Watching O.J. Review - The Verdict that Shocked America

 

Playwright David McMillan has demonstrated perfect pitch in this play about ordinary Americans dealing with an extraordinary event in their lives - the trial of an American hero (to many) who is accused of a double murder. Add to this that the iconic black O.J. Simpson is the suspect and that the two victims are both white. As one character so aptly summarized the trial: “OJ killed the wrong wife...he should have murdered his first wife...she was black black, real black, so nobody would be so upset ...but he upped and killed his white blond blond wife; that’s what got people so upset.”  

 

 

This play is really not about O.J. personally or anyone on the “dream team.” It is about the effects that the trial and the verdict had on people in the community. The small stage, cleverly designed by Andy Broomell, is divided into halves. To the left is a local dry cleaner, “The Perfect Fit,” while to the right is an auto repair shop. In and out of the two businesses pass typical Caucasian, African American, and Asian participants engaging in the multiple dramas that cover many of the issues that are tangled up with race in America. The characters are well crafted, with storylines touching on biracial coupling, activism, hopes that a particular educational institution will make a difference, justice system inequalities, dreams of a better future, police bias, social class differences - in other words, those racial and social class issues which have plagued the U.S. since the Civil War. 

 

 

 

As all of these Angelenos hover around a television in the dry cleaner’s awaiting the verdict, quiet differences emerge in opinions and views of the trial and its outcome. As one African American woman opines, “That wouldn’t be just be a win for him; that’d be a win for all of us…for all the black men who’ve been railroaded by the system.” Finally, after 252 trial days and only three hours of jury deliberation, the verdict is reached and read - causing previously placid relationships between these average people to explode as their incendiary views take center stage. Most of the blacks feel vindicated by the unexpected verdict, one character remarking, “October 3rd, 1995: the day white America finally got a taste of what it’s like to be black…but don’t worry...you’ll be white again tomorrow.” Most of the whites are furious over the verdict, which they feel flies in the face of the evidence. Finally, a realist remarks, “The most important color in this case wasn’t black or white…it was green…O.J. got acquitted because he bought himself a fair trial…long as you got money, even a black man can buy justice.”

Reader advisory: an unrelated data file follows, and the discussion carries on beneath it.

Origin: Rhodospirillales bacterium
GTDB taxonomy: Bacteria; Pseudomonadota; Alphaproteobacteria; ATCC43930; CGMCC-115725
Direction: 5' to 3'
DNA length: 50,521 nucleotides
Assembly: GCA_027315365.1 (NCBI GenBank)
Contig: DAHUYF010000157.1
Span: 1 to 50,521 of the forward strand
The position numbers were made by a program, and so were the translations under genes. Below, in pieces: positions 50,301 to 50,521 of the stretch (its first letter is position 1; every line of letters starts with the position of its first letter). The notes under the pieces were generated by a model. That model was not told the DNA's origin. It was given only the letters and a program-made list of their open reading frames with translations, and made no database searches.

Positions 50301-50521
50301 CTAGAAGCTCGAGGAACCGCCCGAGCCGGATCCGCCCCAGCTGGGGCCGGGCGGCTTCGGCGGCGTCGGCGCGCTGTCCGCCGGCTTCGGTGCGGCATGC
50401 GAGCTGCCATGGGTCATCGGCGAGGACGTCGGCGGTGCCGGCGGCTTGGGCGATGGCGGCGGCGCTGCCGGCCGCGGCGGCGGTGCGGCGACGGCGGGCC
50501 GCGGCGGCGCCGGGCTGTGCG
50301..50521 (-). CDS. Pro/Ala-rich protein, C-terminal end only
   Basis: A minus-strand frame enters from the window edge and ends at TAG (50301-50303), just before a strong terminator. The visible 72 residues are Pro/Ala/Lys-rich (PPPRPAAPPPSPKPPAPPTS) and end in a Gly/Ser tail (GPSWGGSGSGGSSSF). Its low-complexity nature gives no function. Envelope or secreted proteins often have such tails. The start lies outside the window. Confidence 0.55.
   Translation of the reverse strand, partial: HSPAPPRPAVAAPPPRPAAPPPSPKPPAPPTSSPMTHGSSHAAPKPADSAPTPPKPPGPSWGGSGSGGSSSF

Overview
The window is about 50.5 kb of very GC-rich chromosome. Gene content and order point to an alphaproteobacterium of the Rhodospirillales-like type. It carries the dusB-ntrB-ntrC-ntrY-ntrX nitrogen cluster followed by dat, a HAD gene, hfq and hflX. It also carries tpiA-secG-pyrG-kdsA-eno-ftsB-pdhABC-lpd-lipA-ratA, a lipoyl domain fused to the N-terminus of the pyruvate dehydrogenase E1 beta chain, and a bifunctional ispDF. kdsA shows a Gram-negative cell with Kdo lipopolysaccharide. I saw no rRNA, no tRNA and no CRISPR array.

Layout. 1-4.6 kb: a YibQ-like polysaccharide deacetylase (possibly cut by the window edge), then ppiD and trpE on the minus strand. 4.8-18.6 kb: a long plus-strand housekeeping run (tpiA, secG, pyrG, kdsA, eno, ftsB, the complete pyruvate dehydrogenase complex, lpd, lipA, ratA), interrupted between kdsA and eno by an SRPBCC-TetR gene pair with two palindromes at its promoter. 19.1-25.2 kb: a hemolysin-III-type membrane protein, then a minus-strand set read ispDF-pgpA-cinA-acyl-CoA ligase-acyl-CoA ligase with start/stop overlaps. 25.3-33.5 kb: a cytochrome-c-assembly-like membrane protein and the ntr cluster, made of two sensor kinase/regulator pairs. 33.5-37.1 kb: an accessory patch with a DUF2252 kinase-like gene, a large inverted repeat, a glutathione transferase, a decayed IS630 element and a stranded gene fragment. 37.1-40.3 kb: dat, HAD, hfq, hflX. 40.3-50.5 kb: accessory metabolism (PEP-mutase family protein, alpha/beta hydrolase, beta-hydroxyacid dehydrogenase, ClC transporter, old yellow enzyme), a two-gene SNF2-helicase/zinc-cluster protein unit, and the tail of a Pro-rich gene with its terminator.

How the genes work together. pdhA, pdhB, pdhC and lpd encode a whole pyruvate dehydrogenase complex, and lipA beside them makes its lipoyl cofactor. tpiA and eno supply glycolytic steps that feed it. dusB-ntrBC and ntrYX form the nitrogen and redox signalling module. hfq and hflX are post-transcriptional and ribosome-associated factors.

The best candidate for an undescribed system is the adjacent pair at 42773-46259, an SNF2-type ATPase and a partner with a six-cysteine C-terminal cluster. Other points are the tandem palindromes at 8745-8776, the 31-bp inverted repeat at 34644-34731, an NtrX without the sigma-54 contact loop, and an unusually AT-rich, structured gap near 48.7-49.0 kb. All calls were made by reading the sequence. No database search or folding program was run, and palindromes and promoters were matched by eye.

Small but moving tales run like threads through the main tapestry of this beautifully woven play: the Jewish proprietor of the dry cleaners who tries to block out the heroin-overdose death of his daughter; the interracial couple who want to establish a relationship but face the intractable opposition of parents on both sides; the loving mother who tries to match up her son with “a nice girl from church;” the hard-working woman who wants her son to get a good education while her older son languishes in jail; the gentle black woman who tries to keep the peace - until she no longer is able to do so after being offered a “Sophie’s choice.” Each person has his own story, and together they form a cross-section of life in America in 1995 - but this could as easily have been a cross-section of life in American today.    

 

 

 

The author outdid himself with both a keen eye for human behavior and an unfailing ear for dialog which can be tender, moving, amusing, and sometimes downright hilarious - but always true to life and feeling somehow familiar. This excellent script is brought to life by top caliber actors delivering extraordinary performances while working as a seamless unit to pull feelings and emotions from each other and from the audience. Costume design by Catherine Baumgardner contributes to the authenticity of this moment in history. Kudos to the producer Stephen Burleigh, director Keith Szarabajka, all of the uber-talented actors, and to the production team who made this play such a memorable experience. WATCHING O.J. is a must-see for all theatergoers who have ever heard of the O.J. trial (and who hasn’t?). It brings a fresh perspective to the events, and it forces the viewer to ask questions which may not have immediate answers.

 

 

 

WATCHING O.J. runs from October 3 through November 8, 2015. Shows are at 8 p.m. on Fridays and Saturdays and 2 p.m. on Sundays. Post-show talkbacks are scheduled throughout the run, with special guests such as the lead attorney from the Cochran Law Firm. Ensemble Studio Theatre/LA is located in the Atwater Village Theatre complex, 3269 Casitas Avenue, Los Angeles, CA 90039. Tickets are $19.95. For information and tickets call 818-858-0440 or go online at [email protected] .

 

 

 

 

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